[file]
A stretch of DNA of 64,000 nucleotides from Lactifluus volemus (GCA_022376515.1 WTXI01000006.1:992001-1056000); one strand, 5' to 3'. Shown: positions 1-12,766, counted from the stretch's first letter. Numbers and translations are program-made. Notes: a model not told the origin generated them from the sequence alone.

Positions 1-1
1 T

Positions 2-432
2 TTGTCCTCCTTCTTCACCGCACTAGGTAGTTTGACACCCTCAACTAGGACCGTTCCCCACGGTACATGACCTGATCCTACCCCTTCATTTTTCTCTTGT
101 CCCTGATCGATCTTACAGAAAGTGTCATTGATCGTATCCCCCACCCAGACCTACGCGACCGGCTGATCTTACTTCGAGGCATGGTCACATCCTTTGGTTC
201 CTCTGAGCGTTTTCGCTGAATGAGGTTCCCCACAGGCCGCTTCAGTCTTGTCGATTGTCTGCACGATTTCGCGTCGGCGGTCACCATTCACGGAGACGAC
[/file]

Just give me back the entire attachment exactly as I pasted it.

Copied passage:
A stretch of DNA of 64,000 nucleotides from Lactifluus volemus (GCA_022376515.1 WTXI01000006.1:992001-1056000); one strand, 5' to 3'. Shown: positions 1-12,766, counted from the stretch's first letter. Numbers and translations are program-made. Notes: a model not told the origin generated them from the sequence alone.

Positions 1-1
1 T

Positions 2-432
2 TTGTCCTCCTTCTTCACCGCACTAGGTAGTTTGACACCCTCAACTAGGACCGTTCCCCACGGTACATGACCTGATCCTACCCCTTCATTTTTCTCTTGT
101 CCCTGATCGATCTTACAGAAAGTGTCATTGATCGTATCCCCCACCCAGACCTACGCGACCGGCTGATCTTACTTCGAGGCATGGTCACATCCTTTGGTTC
201 CTCTGAGCGTTTTCGCTGAATGAGGTTCCCCACAGGCCGCTTCAGTCTTGTCGATTGTCTGCACGATTTCGCGTCGGCGGTCACCATTCACGGAGACGAC